So now I have a new theory.
I have always based my God-belief on the unequivocal determination that all the wonders of nature show the hand of a superior being. But maybe, that is not what was intended to give or offer validation of a creator-god existence.
Maybe the spiritualism of mankind stems from all the like-minded thinking that goes on that would never have become apparent without the connectivity of very old books and more recently, The Web.
Archaeologists made us a wee bit suspicious when they first determined that all tribes believed in an afterlife – even the earliest humans that they have been able to investigate. Proof being in the manner in which the dead were buried with cooking pots and hunting tools or other paraphernalia that served crucial purposes in their daily lives.
And so we assumed, that like us, it was nature’s displays of life and death and rebirth that convinced early man of sun-gods, moon-gods, and an after life. But maybe, that is not what it was. Maybe it was colliding thoughts. The thoughts of uniquely different individuals, colliding over geographical distance, ethnic distance, astrological distance, from the Cambrian period right down, or conversely, through the ages to present time?
And then I think about the Bermuda Triangle. It’s not that I necessarily believe all that has been reported about it, but it is the only thing I can think of that resembles the theory I am discussing here. The only reference I can use to spare you from another 30 – 40 pages.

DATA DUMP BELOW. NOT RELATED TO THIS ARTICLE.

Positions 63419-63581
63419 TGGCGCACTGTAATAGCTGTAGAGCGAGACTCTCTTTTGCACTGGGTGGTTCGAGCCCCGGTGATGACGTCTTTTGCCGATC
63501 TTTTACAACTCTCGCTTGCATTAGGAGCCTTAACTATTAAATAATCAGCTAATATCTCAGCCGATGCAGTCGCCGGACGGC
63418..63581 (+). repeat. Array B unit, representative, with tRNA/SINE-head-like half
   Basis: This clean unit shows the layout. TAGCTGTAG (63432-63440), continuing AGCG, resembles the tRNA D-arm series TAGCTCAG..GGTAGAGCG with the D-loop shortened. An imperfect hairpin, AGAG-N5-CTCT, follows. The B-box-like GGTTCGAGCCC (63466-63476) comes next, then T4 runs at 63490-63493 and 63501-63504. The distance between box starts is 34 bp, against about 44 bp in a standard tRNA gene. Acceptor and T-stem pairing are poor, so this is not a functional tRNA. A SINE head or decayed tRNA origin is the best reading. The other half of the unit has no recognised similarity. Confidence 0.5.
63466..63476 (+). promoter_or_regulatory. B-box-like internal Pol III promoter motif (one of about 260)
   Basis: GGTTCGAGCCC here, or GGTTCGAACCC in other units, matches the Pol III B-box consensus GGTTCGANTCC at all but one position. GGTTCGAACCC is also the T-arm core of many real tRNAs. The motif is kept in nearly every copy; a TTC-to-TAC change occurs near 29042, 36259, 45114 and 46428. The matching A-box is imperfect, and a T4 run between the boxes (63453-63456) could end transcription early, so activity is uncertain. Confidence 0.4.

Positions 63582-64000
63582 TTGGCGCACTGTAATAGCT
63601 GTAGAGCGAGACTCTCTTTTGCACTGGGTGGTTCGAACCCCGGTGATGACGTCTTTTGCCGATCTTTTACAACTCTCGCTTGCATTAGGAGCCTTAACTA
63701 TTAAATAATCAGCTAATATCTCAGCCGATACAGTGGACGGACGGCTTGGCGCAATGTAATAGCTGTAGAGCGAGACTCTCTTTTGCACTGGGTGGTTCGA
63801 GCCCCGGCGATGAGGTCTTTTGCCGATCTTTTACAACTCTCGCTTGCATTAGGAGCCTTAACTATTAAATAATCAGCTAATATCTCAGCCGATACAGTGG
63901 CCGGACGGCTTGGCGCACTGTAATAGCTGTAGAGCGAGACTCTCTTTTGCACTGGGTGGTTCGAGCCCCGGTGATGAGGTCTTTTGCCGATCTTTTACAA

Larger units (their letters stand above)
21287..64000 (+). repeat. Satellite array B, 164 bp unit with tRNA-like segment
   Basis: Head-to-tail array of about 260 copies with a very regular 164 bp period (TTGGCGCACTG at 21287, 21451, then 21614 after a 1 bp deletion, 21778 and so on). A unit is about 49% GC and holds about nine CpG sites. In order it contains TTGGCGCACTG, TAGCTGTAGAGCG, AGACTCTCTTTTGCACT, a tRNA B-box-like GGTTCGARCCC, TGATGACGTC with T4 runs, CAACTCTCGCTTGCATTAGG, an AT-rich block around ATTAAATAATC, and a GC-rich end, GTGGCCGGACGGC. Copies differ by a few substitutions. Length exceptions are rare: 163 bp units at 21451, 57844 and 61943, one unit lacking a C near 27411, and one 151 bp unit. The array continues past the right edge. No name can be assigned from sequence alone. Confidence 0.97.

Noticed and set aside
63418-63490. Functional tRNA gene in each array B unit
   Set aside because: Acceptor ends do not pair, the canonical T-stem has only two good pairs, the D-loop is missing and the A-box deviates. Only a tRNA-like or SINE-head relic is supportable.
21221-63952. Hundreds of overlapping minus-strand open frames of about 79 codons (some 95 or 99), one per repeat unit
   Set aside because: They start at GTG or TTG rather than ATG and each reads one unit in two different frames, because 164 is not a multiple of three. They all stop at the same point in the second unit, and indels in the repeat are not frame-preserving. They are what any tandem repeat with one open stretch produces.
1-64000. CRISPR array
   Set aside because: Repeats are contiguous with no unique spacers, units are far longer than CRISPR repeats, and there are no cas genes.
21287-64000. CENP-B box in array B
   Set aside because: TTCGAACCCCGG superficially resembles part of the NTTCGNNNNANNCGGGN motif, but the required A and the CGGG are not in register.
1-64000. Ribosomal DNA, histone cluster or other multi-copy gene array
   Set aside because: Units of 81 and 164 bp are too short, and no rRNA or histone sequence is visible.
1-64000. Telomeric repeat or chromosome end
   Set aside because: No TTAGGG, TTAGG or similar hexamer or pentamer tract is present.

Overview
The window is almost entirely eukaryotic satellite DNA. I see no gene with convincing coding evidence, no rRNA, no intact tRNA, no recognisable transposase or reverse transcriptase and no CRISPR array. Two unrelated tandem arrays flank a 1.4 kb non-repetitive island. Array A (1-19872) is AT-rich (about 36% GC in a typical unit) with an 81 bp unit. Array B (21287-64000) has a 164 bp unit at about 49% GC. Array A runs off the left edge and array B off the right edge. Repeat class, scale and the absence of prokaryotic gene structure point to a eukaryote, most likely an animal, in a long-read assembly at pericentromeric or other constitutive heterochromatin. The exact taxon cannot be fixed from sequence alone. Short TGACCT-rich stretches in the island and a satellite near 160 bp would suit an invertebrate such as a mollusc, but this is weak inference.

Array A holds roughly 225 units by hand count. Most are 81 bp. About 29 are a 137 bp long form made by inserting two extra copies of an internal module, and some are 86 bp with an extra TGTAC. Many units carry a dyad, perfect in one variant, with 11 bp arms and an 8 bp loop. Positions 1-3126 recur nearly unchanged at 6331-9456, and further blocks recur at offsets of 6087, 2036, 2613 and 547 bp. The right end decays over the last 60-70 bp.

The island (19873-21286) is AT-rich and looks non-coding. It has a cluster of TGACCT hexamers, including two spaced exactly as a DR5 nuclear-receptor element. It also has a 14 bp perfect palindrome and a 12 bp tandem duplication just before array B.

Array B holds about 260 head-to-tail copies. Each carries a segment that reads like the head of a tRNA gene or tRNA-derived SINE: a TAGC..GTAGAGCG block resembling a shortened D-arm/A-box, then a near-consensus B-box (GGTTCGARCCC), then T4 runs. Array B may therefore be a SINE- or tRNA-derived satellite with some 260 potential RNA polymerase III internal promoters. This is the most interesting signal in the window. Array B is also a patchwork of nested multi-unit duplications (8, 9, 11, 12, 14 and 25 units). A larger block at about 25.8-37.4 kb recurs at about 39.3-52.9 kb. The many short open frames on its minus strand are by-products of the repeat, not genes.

How inexplicable the history of planes and ships that have disappeared there. How remarkable the theories put forth about warps of time, space, speed, and magnetic fields. And the assumptions that in this triangular area one inadvertently slips into another dimension of life – another plane of reality. And a place of disorientation of thought that could easily lead one to add soy sauce to their coffee. And then I wonder if perhaps this skewed environment might be part of the same skewed current that magnetizes thoughts so that they collide across vast distances of time and space.
It is unfortunate that pride in our intelligence makes it necessary for us to rationalize every conviction through our five senses, and anything outside of that ‘box’ is dismissed as fanciful or imaginary. I say that, because maybe thought collisions are a space > (greater than) or = (equal to) the Bermuda triangle.
Maybe it is not patterns of nature, but thought collisions existing somewhere in another plane that causes, each and all of us, to endlessly question, since the beginning of time, why we are here and what life is about. And maybe the answers are forever elusive because we refuse—adamantly refuse—to explore any space that we are convinced is pure fancy, and therefore, for the sake of ‘intelligence’, must be avoided.
Ultimately, maybe all mysteries are resolved somewhere in the current of the garbled global and timeless transmissions of the subconscious that make thoughts collide. We will never know if we don’t investigate such a notion.
So now, that’s it for today. Soya sauce in your coffee, anyone?